Five Basic Tricks to Better Photography. As the old saying goes, ‘a good workman never blames his tools’ and the same applies to photography! A camera is only as good as the person using it, and although you may have one of the top brands, you still need to know the basic tricks in photography! Here are the five basic tricks to better photography.
Compose your Image before You Shoot
Don’t simply push the shoot button, taking hundreds of images before composing the scene. I would rather have a couple of well composed shots, than have to edit many images in my photo editing software. Use the ‘rule of thirds’ method which is a guideline that applies to the process of composing your image.
Photos are divided into thirds with two lines vertically and two lines horizontally dividing the image into nine sections. The most important elements of your composition are placed where these lines intersect.
Pay Attention to the Quality of Light
Putting it simply, ‘photographs are records of light’ and did you know photography actually means ‘study of light’! Light has the biggest impact on your image which controls the intensity, colour and balance.
The best time for photography especially landscapes is during the ‘Golden Hour’ which is sunrise and sunset. During this time the light is warmer and less intense.
Try to Avoid using the Flash
Unless you’re experienced I suggest not using the flash especially pop-ups! Pop up flashes are usually harsh and makes the image look artificial. Try to use your flash as a supplement to existing light, rather than the primary source of light. Better still, learn more about ISO, Aperture and Shutter Speed! You can still get amazing shots with flash but perhaps learn the basics first.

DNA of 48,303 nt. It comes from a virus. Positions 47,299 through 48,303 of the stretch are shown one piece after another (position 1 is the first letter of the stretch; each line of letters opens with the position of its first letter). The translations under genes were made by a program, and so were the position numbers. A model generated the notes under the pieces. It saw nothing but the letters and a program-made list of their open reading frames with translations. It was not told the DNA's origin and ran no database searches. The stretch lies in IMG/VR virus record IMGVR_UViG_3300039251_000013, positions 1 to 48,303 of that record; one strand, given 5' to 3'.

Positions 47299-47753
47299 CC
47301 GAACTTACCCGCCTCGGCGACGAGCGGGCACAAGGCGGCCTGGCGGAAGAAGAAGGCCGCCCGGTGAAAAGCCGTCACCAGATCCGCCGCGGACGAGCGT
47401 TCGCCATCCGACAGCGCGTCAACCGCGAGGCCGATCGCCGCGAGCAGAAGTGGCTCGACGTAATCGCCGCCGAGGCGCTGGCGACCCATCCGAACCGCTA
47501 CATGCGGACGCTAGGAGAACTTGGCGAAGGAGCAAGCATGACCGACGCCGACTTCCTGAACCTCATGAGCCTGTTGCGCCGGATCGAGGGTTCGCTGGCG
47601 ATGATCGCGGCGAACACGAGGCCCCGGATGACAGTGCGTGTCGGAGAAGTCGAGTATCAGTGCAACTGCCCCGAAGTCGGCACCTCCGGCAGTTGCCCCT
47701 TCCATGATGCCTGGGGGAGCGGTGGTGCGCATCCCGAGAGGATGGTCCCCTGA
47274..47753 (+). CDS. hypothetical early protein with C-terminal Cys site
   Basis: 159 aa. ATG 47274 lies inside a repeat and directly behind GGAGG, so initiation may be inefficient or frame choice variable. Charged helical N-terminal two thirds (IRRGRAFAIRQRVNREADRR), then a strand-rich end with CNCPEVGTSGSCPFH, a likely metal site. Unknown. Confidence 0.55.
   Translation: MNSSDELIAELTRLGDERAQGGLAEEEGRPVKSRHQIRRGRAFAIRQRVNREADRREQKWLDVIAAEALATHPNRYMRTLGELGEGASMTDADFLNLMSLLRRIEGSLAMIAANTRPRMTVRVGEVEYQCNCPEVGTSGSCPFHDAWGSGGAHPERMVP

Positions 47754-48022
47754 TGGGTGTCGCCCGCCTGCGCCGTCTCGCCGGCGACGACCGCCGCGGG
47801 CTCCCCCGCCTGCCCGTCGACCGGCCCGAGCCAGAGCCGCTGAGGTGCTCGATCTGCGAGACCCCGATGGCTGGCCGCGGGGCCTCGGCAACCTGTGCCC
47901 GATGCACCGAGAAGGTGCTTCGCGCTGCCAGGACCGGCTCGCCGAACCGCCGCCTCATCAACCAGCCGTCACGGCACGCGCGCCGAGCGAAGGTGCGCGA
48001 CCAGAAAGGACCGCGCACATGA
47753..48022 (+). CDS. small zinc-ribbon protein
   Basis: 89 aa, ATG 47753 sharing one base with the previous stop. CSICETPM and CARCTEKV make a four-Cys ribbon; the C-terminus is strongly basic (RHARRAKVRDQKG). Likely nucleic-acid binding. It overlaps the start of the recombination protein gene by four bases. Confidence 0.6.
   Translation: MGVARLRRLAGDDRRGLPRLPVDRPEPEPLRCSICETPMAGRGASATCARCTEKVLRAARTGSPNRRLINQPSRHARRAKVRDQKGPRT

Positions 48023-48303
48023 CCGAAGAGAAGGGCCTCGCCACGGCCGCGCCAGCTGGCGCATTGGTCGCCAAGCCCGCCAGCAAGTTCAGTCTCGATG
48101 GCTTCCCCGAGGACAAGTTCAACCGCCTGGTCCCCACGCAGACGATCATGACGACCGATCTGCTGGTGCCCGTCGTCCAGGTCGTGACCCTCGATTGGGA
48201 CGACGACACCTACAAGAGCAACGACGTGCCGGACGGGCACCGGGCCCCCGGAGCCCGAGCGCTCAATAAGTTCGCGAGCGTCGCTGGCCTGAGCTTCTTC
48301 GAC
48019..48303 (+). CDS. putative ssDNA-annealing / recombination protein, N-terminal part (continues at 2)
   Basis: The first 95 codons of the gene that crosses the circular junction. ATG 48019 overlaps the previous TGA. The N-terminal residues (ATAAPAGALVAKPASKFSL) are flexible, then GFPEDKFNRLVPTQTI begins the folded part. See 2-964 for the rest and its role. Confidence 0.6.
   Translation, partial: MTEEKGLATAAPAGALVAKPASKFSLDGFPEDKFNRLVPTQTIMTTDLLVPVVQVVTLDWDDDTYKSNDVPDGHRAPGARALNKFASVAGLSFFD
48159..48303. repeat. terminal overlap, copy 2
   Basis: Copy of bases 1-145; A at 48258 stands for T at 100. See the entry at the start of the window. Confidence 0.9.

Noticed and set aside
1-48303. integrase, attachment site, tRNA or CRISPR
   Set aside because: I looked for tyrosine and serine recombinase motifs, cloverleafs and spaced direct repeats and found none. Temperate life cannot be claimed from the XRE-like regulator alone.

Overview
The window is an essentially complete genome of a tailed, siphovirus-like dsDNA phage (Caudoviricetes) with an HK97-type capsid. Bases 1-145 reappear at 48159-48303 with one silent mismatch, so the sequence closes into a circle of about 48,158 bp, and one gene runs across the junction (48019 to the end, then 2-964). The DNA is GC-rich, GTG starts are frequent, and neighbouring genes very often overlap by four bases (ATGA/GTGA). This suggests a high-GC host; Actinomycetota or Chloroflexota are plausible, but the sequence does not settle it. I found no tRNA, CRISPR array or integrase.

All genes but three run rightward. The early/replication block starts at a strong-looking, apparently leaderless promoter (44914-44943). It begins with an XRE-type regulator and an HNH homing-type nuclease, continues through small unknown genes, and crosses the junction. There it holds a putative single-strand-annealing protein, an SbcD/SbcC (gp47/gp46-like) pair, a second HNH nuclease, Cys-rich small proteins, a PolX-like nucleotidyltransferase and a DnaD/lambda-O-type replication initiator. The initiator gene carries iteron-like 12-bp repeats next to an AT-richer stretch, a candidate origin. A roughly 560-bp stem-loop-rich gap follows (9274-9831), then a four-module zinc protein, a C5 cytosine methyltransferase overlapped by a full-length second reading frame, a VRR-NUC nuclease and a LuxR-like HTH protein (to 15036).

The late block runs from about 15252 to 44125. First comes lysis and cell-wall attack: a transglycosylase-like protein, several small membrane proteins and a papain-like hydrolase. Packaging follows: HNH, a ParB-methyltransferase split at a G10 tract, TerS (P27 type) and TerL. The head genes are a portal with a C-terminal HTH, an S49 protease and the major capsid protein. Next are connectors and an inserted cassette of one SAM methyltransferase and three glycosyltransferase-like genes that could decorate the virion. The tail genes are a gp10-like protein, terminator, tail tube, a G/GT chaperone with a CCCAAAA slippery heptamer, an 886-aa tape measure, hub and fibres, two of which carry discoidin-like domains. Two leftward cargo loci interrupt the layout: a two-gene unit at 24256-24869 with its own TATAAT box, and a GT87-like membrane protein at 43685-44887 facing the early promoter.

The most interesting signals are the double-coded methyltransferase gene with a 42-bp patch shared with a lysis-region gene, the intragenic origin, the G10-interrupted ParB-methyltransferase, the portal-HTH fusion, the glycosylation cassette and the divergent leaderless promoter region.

Understand Your Camera
Understand the basic controls on your camera. The three most important settings you should learn are: Aperture, Shutter Speed and ISO. Aperture is the size of the opening in the lens which light travels through to reach the camera sensor. This also has an impact on the depth of field; controlling the foreground and background sharpness. The shutter speed is the length of time a camera’s shutter is open when taking a photograph. You may want to freeze a sporting moment or add more blur to your image.
Another important factor is the shutter speed needs to be adjusted to the focal length of your lens. ISO settings are adjustments to the sensor’s sensitivity to light. I always try to shoot with the lowest ISO setting possible to reduce noise (grainy) photos.
Keep your Camera Equipment Clean
The most important part of your camera to keep clean is the sensor. We have all spent time taking images, only to get home, upload them and find spots in the same place on every image! This is usually caused by dust on the sensor. I highly recommend LensPen which works extremely well by removing dust and takes just minutes. Don’t forget to keep your lens clean also and dust the camera body with a fine camera brush.